believers

I am seven years old.
This is the first lie.
And so it begins.

The first time was the hardest. I told my new classmates that I was royalty.
That we had moved here from across the sea. That my father was a duke
and my mother a duchess with a huge fortune. The other kids did not want
to believe me at first but they were young and easy to fool.

I showed them a ring I found in the dirt. I said it was a thousand years old,
handed down through gypsy grandmothers until it was mine. They believed me.

The lying got easier. I said I was born with two hearts; that there was nothing
they could do; that even all the duke’s money couldn’t fix it until I was much older;
and that each day my mother the duchess cried and prayed that I would live
long enough to have the operation. They believed me.

I said that as a baby I was taught a special ancient language that only certain people could know; that you had to have a magic kind of tonsil to speak this mystical language. They believed me — and begged to hear me speak to them in this special tongue.
I said I could, but that they would all be struck dead if their common ears heard it.
They believed me … and begged me not to speak it.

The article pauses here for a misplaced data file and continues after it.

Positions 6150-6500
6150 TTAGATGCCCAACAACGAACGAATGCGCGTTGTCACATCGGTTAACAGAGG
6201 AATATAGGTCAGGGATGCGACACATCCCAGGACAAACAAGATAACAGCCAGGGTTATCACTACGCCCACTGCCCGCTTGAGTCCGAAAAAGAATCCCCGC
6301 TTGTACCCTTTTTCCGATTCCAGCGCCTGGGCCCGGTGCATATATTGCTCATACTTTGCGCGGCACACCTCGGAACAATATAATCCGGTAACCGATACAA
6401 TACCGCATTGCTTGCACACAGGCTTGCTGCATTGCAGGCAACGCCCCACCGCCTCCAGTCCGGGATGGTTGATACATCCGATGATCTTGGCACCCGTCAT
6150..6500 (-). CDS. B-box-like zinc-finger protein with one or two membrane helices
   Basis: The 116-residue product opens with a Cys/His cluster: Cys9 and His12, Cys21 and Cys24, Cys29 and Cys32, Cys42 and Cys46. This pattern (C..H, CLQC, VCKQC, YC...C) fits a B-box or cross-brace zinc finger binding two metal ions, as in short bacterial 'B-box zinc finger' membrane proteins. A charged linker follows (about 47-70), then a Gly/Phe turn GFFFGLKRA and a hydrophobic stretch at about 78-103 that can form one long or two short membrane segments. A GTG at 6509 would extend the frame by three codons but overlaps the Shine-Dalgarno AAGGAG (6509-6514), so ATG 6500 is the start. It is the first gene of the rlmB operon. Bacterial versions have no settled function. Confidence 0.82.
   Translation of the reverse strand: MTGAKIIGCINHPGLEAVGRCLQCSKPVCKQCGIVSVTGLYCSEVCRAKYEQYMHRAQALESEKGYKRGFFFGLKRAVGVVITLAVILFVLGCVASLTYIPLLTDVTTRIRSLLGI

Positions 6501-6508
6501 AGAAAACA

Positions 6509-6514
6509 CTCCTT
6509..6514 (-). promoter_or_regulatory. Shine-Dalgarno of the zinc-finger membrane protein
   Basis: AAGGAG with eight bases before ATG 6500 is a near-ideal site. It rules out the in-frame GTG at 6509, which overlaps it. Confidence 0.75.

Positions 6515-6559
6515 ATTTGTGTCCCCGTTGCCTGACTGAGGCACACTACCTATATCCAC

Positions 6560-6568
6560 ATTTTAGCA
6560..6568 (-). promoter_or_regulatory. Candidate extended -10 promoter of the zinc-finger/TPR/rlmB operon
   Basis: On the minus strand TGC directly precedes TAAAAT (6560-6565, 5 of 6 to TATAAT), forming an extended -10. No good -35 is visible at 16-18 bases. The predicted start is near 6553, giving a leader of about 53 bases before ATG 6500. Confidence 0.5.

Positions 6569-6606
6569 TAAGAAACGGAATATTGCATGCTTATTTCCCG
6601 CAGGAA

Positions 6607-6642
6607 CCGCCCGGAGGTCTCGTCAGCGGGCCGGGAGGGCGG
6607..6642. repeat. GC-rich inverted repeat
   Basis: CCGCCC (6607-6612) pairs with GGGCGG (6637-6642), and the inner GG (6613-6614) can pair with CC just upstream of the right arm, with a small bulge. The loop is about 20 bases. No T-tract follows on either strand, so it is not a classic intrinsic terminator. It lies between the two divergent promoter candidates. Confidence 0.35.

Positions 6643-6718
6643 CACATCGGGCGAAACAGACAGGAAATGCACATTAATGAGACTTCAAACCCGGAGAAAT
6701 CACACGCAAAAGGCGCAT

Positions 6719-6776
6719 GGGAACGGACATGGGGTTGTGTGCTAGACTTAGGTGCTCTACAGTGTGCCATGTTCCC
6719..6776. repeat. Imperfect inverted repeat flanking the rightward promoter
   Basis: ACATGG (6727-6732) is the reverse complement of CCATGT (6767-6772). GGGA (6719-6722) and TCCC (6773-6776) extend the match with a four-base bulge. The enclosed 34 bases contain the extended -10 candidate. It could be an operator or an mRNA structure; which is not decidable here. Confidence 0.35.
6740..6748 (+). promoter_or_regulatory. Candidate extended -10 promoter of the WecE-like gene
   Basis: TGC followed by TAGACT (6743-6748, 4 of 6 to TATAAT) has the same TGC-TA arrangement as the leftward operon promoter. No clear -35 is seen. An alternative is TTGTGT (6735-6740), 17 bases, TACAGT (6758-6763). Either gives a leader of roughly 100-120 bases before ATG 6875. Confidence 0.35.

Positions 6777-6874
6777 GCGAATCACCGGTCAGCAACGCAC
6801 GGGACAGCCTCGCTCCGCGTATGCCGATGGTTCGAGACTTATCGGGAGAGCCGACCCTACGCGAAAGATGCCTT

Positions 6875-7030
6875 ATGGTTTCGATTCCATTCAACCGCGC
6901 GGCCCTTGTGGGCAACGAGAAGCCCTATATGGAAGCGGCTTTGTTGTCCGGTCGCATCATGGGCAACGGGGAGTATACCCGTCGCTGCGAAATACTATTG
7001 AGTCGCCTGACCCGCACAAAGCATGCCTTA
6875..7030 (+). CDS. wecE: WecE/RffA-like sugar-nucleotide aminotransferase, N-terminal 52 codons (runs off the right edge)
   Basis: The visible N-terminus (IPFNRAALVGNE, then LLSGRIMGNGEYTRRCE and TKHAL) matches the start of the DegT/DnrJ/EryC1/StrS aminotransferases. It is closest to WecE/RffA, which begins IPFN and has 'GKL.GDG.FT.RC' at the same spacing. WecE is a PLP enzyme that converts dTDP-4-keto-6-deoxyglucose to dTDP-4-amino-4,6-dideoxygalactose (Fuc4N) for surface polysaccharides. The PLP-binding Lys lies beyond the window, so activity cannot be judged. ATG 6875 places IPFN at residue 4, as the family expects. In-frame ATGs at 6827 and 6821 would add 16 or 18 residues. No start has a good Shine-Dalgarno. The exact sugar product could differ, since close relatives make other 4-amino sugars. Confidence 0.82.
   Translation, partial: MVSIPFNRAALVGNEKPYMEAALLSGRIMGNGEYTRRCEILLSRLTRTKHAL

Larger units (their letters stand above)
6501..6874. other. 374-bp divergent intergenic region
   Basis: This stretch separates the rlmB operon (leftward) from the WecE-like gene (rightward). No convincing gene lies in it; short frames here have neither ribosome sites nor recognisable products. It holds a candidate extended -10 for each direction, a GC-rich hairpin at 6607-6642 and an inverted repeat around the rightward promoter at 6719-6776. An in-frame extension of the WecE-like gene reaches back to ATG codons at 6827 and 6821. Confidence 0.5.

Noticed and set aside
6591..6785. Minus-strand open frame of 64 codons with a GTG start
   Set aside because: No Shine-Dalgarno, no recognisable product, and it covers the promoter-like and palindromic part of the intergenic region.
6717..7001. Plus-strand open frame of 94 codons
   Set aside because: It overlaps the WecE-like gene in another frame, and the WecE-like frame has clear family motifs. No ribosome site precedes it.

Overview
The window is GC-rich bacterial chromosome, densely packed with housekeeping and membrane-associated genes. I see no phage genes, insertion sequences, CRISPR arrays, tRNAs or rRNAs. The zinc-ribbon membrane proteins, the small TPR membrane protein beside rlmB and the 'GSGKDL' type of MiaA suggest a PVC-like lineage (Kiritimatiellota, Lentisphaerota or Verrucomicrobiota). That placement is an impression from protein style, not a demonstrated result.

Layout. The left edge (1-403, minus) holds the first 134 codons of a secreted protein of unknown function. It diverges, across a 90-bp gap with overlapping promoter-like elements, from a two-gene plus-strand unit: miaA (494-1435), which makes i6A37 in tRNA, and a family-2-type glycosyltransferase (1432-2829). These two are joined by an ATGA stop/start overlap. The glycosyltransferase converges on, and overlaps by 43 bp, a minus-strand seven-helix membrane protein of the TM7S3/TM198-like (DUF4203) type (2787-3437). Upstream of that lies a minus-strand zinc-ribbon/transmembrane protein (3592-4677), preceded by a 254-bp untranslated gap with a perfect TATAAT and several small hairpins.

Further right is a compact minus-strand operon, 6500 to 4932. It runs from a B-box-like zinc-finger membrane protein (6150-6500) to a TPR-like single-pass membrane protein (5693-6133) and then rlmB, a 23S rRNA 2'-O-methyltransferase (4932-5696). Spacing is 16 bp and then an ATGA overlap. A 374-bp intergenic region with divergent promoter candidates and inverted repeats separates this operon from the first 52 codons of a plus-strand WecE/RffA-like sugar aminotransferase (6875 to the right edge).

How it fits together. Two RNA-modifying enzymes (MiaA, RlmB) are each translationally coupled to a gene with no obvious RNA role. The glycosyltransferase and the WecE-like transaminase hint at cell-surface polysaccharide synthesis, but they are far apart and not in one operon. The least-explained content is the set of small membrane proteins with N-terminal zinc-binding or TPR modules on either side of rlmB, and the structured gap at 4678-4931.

I said I had a horse with wings that could only be seen at night; that came to my window at midnight and spirited me away to the stars, and brought me back home just in time for breakfast each morning. They believed me.

I said I had a cat with three heads and three tails that transformed into my bed at night; that purred me to sleep and tickled me with its whiskers. They believed me.

I said I had a wise old aunt with a magic mirror that could tell the future —
and that it had told her a big, red ball would fall out of the sky and destroy the earth before three more moons had come and gone. They believed that, too.

They believed and became frightened and told their parents about all the things
I had said. Their parents said I was a witch and that I must be punished.
They came for me with stones. And sticks. And fire.

I told them it was all lies — that there was no duke and duchess, no gypsy ring,
no double heart. There was no magic language, no winged horse, no catbed,
no all-knowing mirror and, especially, no big red ball about to fall from the sky.

They did not believe me.

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One response to “believers

  1. this is a wonderful poem. when I was seven I had speech impediment (I couldn’t say my R’s). for some reason people would always ask me where I was from, what my accent was. I started lying and saying I was from England. it went on for years.

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